On average women own five to eight bras each. And according to a report conducted by the Ellen MacArthur Foundation in 2017, which was cited in the Guardian, the fashion industry is responsible for 1.2 billion tonnes of greenhouse gas emissions a year globally – more than is spat into the atmosphere than international air travel. The report also reveals that a truckload of clothing is wasted every second across the world, while the average number of times a garment is worn has deceased by 36 per cent globally in the past 15 years.
The report said more than half of “fast” fashion produced is disposed of in less than a year. Globally, customers miss out on $460 billion of value each year by throwing away clothes that they could continue wearing.
When she heard this, Sydney lingerie designer Stephanie Devine (who is behind Bras Without Wires, an online store selling wire-free bras) reset her approach to fashion. Once she understood the consequences of unsustainable fashion production there was no turning back.
“As a lingerie designer, I knew I had to help in changing the way we manufacture and consume going forward. Now I live by the mantra, ‘buy less, buy better’,” she says.
“I don’t come from the fashion industry, so the more I learnt about how detrimental clothing manufacturing can be, the more I wanted to do something.”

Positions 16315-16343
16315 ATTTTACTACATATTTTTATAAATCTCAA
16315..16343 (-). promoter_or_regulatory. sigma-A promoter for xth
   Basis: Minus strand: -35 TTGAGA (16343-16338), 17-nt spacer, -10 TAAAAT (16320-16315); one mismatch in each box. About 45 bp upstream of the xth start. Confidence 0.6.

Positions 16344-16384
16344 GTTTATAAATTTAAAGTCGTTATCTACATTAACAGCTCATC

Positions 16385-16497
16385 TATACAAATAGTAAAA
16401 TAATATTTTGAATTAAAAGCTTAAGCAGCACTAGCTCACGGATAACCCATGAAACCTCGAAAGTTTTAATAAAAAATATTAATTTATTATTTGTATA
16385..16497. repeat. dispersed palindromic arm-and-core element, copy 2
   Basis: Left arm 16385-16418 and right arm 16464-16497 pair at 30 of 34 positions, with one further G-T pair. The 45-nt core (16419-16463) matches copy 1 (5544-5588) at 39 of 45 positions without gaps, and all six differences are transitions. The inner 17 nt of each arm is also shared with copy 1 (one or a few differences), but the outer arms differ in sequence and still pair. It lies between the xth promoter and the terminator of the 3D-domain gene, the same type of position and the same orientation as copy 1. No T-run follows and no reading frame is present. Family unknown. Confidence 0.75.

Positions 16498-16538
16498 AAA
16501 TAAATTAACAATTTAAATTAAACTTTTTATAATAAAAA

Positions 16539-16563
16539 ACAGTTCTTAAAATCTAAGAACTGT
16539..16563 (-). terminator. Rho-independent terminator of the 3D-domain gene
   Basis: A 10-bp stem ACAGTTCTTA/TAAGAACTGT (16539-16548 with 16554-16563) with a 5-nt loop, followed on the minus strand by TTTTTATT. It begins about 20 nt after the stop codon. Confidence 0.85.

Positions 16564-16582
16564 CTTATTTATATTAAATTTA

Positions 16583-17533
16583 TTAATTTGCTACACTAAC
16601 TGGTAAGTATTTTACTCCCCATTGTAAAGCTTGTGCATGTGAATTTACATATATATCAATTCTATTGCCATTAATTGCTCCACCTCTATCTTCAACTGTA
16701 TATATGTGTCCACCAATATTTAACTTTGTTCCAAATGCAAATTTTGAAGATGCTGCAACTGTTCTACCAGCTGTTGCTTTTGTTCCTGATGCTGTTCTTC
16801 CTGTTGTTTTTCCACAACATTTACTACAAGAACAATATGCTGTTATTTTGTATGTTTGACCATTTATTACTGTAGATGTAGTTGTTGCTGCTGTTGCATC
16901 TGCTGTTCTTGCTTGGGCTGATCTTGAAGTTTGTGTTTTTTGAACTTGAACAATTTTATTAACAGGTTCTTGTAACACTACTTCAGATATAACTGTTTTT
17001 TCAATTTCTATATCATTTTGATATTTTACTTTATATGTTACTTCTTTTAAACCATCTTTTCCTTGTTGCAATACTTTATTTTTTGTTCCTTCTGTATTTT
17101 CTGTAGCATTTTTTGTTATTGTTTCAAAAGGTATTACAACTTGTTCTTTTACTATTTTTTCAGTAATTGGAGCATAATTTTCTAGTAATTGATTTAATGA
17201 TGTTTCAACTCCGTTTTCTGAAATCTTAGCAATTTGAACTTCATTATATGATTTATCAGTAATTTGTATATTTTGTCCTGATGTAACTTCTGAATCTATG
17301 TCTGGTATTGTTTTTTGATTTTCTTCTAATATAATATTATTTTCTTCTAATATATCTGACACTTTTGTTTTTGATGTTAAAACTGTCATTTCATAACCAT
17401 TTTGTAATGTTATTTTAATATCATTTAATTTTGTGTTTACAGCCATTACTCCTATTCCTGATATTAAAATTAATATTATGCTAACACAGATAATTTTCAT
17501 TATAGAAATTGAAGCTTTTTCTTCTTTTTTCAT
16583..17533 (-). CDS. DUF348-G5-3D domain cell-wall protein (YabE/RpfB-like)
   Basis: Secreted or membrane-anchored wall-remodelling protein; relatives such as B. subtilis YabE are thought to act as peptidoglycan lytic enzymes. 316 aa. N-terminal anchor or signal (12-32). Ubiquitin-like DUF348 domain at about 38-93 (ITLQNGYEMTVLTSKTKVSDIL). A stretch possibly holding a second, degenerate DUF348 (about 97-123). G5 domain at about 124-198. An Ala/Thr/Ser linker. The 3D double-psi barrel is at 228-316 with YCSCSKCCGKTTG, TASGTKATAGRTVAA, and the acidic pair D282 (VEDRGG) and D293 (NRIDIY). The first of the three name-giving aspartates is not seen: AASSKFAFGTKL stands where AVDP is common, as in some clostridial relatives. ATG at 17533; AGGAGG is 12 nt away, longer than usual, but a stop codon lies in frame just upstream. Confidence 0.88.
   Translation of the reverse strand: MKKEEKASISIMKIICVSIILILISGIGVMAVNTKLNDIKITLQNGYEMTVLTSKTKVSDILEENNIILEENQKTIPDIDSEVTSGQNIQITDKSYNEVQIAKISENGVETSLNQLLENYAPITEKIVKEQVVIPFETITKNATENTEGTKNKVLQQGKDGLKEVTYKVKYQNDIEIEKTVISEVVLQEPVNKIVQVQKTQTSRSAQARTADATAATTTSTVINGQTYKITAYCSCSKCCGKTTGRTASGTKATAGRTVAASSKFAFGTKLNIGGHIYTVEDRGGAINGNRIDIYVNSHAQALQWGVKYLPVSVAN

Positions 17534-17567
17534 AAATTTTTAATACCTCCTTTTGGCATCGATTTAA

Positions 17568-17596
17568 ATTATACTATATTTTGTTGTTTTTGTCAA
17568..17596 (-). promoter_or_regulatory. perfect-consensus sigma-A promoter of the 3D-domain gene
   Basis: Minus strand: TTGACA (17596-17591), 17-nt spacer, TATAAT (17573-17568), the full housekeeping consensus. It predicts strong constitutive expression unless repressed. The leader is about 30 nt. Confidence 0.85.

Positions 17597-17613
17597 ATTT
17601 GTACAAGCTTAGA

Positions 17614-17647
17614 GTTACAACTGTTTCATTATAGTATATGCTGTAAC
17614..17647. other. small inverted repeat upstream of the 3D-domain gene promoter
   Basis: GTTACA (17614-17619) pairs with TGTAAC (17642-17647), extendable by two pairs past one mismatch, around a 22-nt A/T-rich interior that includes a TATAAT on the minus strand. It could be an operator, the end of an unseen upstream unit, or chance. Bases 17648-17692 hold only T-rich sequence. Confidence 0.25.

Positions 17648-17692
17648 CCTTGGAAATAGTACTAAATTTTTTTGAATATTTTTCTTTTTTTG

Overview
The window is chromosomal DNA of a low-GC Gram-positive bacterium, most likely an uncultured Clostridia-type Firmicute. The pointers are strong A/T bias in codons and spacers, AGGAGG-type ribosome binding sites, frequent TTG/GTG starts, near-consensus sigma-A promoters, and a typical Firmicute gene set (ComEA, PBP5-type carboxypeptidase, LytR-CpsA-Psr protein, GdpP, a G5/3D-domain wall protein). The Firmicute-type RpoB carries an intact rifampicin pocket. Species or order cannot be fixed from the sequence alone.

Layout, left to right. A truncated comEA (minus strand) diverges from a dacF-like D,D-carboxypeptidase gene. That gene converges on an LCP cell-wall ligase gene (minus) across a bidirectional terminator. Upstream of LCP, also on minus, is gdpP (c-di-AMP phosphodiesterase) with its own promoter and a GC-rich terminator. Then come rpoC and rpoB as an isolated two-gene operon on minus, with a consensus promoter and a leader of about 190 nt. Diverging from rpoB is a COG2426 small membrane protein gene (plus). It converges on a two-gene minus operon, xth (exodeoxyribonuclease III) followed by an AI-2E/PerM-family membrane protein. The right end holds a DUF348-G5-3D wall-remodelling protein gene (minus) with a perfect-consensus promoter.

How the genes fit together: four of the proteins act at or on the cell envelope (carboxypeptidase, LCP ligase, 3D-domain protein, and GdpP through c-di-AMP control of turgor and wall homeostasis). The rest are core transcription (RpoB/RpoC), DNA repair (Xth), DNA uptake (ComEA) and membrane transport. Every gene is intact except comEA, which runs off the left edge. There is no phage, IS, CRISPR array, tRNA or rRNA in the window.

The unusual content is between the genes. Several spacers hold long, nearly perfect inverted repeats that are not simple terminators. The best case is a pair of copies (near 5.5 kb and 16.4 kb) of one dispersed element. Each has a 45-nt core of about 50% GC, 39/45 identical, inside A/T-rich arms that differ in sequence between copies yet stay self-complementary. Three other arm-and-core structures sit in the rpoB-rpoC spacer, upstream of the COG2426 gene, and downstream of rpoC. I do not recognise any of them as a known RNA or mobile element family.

And so the idea for The Very Good Bra was born in Sydney's Bondi. It’s a black undergarment that’s completely biodegradable, so when you’re done with it you can bury it in your backyard. Devine says it’s the world’s first zero-waste bra and while there are a number of well-known sustainable underwear labels, Broadsheet was unable to find any competitors who manufacture zero-waste bras in 24 real cup sizes.
A crowdfunding campaign to fund the production of wire-free and toxin-free lingerie will go live on Kickstarter on May 19. “The fashion industry is the second-largest polluting industry behind oil and gas. I wanted to create something that is pure, that won’t leave any toxic waste on Earth,” says Devine.
Made from a tencel, which is derived from wood, in this case from eucalyptus trees, this bra uses a fraction of the amount of water that cotton manufacturing does (it can take more than 20,000 litres to grow one kilogram of cotton). It also retains moisture and has strong anti-bacterial properties.
“Tencel fibers are softer than cotton and wool. They reduce skin irritation and feel really soft while still having strong fibers. The fabric is completely botanic, chemical free and comfortable,” says Devine.
After breast cancer surgery, Devine struggled to find a bra that was suitable to wear during radiotherapy.
“I couldn’t find the right bra for treatment; [I have a] smaller frame, but I have D-cup-size breasts. It was an absolutely defining moment for me – I wanted [a wire-free bra] in organic cotton that would work for my treatments,” she says.
If the project receives enough funding from its Kickstarter campaign, the bra will go into production and will retail for $89.95. It’ll be available in 24 cup sizes and will come with a pair of matching black boyshorts. Devine hopes the pre-sale of The Very Good Bra will raise enough funds to keep the production running.
“I believe whatever lies next to your skin should be pure and clean, so I would love to do more with sustainable fashion, perhaps more colours or even … menswear. A zero-waste empire.”
To purchase The Very Good Bra or contribute to the Kickstarter campaign visit The Very Good Bra on May 19 this year. This project will only be funded if it reaches its goal.